Res Ipsa hits a pretty good note -- that even though self-defense is now a part of the right, it still is important only because it's part of militia preparedness. Because states have plenary control over their militia training, they have the freedom to abridge that right. If the Court holds otherwise, does the prefatory clause retain *any* meaning?
Also, what of the ample regulation of guns and other weapons at the state level in the 19th century? I know that's not dispositive (cf. segregation), but it doesn't seem like many states thought that there was a fundamental right to, say, nunchucks when they were all busy banning slung shot and brass knuckles, and even (in some cases) banning carrying weapons altogether. If the question is what the 14th Amendment framers intended to incorporate, then this may matter more than it does in, say, Equal Protection analysis.
Posted by: just another lurker | Sep 30, 2009 6:37:16 PM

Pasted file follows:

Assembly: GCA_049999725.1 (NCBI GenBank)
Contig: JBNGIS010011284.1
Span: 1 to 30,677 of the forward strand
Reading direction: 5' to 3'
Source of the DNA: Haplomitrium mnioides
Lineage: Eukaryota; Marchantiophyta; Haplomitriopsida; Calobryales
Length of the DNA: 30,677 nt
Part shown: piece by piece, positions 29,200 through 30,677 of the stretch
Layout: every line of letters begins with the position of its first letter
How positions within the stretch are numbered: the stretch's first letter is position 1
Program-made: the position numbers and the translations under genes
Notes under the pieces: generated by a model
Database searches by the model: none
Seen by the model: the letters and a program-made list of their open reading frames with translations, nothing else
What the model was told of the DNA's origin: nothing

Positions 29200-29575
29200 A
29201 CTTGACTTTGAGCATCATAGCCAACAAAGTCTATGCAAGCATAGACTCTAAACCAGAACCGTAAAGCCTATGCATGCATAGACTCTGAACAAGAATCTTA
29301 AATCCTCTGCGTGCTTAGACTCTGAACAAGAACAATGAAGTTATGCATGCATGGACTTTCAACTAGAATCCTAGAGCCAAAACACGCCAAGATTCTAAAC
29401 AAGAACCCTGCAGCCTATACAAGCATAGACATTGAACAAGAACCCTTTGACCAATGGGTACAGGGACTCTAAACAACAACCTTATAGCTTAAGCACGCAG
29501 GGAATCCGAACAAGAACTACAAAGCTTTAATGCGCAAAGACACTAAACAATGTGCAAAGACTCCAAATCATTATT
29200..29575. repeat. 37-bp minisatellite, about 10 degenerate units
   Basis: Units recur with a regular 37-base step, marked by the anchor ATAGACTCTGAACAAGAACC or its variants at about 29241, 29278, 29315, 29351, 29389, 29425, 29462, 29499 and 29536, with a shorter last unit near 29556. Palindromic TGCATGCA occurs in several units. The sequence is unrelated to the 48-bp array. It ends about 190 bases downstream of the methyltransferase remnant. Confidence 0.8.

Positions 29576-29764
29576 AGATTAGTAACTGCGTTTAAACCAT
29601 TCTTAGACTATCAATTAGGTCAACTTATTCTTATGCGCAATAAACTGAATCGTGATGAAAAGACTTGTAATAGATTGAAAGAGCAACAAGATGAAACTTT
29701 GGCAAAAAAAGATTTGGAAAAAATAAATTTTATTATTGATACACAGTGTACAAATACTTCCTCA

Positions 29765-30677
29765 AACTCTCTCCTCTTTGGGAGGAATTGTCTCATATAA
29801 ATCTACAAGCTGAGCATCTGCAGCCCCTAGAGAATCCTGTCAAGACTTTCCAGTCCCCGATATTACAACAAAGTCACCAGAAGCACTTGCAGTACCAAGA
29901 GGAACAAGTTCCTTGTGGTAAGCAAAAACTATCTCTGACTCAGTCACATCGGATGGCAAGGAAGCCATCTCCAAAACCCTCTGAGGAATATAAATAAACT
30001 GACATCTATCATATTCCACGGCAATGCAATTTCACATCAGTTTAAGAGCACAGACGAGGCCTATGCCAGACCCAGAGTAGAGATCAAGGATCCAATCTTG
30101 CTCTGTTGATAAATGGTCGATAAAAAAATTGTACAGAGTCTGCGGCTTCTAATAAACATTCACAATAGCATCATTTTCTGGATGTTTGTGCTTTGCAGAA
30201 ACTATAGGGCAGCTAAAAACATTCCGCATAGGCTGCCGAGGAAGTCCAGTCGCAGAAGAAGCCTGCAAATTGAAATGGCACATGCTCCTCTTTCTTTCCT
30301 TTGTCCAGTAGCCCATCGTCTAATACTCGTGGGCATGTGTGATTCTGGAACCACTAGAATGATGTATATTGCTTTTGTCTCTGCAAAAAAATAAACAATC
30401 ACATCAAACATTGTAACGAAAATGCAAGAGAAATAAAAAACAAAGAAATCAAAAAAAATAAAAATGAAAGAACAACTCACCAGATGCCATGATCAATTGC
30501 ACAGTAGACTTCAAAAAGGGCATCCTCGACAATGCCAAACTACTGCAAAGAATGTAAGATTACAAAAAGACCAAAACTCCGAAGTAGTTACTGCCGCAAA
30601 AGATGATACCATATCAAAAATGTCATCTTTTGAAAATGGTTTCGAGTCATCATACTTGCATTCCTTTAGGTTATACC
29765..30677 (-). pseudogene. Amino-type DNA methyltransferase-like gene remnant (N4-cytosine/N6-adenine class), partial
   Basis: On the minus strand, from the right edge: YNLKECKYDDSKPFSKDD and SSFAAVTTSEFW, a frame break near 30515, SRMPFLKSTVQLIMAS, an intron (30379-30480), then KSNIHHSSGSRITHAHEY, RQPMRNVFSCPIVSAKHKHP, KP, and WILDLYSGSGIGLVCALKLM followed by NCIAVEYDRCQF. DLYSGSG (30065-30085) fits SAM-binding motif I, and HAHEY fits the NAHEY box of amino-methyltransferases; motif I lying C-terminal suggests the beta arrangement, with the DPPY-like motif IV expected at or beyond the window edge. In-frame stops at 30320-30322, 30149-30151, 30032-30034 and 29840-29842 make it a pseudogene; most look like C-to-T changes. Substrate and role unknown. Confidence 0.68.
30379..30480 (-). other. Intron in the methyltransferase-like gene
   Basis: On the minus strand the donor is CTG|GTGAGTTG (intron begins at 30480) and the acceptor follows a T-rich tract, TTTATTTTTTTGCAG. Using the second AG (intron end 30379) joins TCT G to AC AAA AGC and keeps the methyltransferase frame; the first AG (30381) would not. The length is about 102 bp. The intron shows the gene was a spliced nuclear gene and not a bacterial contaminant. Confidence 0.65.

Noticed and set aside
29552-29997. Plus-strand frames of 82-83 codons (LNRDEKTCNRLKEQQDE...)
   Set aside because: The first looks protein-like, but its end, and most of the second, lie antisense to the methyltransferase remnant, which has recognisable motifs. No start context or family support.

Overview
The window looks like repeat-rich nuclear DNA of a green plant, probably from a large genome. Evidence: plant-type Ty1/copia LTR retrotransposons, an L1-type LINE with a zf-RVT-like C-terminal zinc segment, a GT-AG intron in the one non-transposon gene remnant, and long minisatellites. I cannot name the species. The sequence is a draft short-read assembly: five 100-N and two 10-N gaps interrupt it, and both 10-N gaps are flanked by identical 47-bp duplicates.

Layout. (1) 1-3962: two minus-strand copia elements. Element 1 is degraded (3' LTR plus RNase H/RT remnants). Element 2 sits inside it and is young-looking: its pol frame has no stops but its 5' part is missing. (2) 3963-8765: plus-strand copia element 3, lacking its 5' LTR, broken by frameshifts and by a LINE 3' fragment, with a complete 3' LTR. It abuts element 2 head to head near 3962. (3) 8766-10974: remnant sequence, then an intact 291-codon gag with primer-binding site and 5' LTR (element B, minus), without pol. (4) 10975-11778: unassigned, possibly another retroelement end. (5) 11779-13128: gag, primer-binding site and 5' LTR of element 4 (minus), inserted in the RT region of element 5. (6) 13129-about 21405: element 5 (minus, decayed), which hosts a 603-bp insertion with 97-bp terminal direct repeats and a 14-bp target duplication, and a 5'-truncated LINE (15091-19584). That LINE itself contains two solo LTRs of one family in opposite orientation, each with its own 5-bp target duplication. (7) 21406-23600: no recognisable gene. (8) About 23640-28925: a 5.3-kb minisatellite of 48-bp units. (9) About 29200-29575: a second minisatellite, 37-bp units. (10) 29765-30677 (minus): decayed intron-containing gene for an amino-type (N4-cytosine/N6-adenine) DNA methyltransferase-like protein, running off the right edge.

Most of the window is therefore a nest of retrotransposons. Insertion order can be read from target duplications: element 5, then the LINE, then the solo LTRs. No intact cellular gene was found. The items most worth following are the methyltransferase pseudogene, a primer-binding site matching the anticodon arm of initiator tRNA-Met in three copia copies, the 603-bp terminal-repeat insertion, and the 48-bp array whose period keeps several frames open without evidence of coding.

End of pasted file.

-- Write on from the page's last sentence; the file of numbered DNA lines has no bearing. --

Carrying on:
If Heller is accepted as good law, it is hard not to apply it to the states -- if a law applied only to the nation's capital, a high crime area at that, is problematic, how to differentiate?
U.S. v. Lopez pointed to a different sort of case. As Kennedy noted, there are many ways for states to handle gun violence near schools, and a one size fits all national rule is problematic.
The libs agree in this context, but Heller set forth a fundamental right (said as much; the next ruling is therefore sort of easy), so they are stuck.
I think a Breyer path, continuing to dissent on Heller's specific holding but accepting some right in theory at least, might be used.
Posted by: Joe | Oct 1, 2009 10:16:15 AM